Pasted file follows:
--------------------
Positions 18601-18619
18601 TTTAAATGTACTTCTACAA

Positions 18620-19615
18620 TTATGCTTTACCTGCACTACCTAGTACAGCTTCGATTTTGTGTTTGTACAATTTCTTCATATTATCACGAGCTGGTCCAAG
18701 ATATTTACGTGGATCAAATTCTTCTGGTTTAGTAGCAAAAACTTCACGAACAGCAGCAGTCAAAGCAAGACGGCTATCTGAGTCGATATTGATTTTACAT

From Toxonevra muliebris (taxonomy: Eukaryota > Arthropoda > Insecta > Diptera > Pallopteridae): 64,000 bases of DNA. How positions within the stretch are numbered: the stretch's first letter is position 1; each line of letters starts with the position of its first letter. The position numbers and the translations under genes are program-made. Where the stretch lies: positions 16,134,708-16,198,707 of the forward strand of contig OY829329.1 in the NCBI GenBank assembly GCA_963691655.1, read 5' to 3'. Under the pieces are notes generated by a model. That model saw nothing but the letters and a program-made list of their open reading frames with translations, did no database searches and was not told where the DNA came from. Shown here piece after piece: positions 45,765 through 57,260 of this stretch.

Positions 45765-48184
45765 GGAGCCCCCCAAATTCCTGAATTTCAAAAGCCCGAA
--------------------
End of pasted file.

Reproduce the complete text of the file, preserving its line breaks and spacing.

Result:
Positions 18601-18619
18601 TTTAAATGTACTTCTACAA

Positions 18620-19615
18620 TTATGCTTTACCTGCACTACCTAGTACAGCTTCGATTTTGTGTTTGTACAATTTCTTCATATTATCACGAGCTGGTCCAAG
18701 ATATTTACGTGGATCAAATTCTTCTGGTTTAGTAGCAAAAACTTCACGAACAGCAGCAGTCAAAGCAAGACGGCTATCTGAGTCGATATTGATTTTACAT

From Toxonevra muliebris (taxonomy: Eukaryota > Arthropoda > Insecta > Diptera > Pallopteridae): 64,000 bases of DNA. How positions within the stretch are numbered: the stretch's first letter is position 1; each line of letters starts with the position of its first letter. The position numbers and the translations under genes are program-made. Where the stretch lies: positions 16,134,708-16,198,707 of the forward strand of contig OY829329.1 in the NCBI GenBank assembly GCA_963691655.1, read 5' to 3'. Under the pieces are notes generated by a model. That model saw nothing but the letters and a program-made list of their open reading frames with translations, did no database searches and was not told where the DNA came from. Shown here piece after piece: positions 45,765 through 57,260 of this stretch.

Positions 45765-48184
45765 GGAGCCCCCCAAATTCCTGAATTTCAAAAGCCCGAA